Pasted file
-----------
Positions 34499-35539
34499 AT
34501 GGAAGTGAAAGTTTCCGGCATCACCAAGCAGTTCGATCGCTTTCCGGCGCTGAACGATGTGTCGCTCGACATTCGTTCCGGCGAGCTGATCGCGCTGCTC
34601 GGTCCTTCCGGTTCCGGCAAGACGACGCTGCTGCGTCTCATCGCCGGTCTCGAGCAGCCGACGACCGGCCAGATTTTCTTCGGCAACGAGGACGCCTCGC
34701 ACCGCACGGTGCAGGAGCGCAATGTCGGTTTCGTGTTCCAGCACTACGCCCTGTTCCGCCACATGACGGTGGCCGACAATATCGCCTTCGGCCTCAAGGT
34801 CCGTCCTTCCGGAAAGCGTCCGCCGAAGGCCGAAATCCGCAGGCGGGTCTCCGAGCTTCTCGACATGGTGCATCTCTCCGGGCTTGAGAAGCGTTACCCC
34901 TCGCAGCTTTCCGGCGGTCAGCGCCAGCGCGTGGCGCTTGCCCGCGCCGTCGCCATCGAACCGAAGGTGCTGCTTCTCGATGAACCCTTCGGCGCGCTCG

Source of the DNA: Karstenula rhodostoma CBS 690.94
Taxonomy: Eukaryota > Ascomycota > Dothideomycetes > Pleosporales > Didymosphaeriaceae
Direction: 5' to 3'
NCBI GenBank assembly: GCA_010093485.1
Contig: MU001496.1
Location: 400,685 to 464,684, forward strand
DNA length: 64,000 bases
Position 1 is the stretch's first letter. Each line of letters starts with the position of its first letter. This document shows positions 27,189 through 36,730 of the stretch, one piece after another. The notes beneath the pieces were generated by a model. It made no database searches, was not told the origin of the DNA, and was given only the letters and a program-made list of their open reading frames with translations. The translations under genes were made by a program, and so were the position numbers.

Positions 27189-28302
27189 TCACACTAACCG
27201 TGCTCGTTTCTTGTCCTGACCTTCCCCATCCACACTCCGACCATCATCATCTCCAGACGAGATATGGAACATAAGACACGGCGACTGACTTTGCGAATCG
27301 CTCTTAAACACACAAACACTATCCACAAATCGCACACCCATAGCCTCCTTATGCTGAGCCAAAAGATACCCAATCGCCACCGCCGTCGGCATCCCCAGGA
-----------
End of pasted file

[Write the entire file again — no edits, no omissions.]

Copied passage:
Positions 34499-35539
34499 AT
34501 GGAAGTGAAAGTTTCCGGCATCACCAAGCAGTTCGATCGCTTTCCGGCGCTGAACGATGTGTCGCTCGACATTCGTTCCGGCGAGCTGATCGCGCTGCTC
34601 GGTCCTTCCGGTTCCGGCAAGACGACGCTGCTGCGTCTCATCGCCGGTCTCGAGCAGCCGACGACCGGCCAGATTTTCTTCGGCAACGAGGACGCCTCGC
34701 ACCGCACGGTGCAGGAGCGCAATGTCGGTTTCGTGTTCCAGCACTACGCCCTGTTCCGCCACATGACGGTGGCCGACAATATCGCCTTCGGCCTCAAGGT
34801 CCGTCCTTCCGGAAAGCGTCCGCCGAAGGCCGAAATCCGCAGGCGGGTCTCCGAGCTTCTCGACATGGTGCATCTCTCCGGGCTTGAGAAGCGTTACCCC
34901 TCGCAGCTTTCCGGCGGTCAGCGCCAGCGCGTGGCGCTTGCCCGCGCCGTCGCCATCGAACCGAAGGTGCTGCTTCTCGATGAACCCTTCGGCGCGCTCG

Source of the DNA: Karstenula rhodostoma CBS 690.94
Taxonomy: Eukaryota > Ascomycota > Dothideomycetes > Pleosporales > Didymosphaeriaceae
Direction: 5' to 3'
NCBI GenBank assembly: GCA_010093485.1
Contig: MU001496.1
Location: 400,685 to 464,684, forward strand
DNA length: 64,000 bases
Position 1 is the stretch's first letter. Each line of letters starts with the position of its first letter. This document shows positions 27,189 through 36,730 of the stretch, one piece after another. The notes beneath the pieces were generated by a model. It made no database searches, was not told the origin of the DNA, and was given only the letters and a program-made list of their open reading frames with translations. The translations under genes were made by a program, and so were the position numbers.

Positions 27189-28302
27189 TCACACTAACCG
27201 TGCTCGTTTCTTGTCCTGACCTTCCCCATCCACACTCCGACCATCATCATCTCCAGACGAGATATGGAACATAAGACACGGCGACTGACTTTGCGAATCG
27301 CTCTTAAACACACAAACACTATCCACAAATCGCACACCCATAGCCTCCTTATGCTGAGCCAAAAGATACCCAATCGCCACCGCCGTCGGCATCCCCAGGA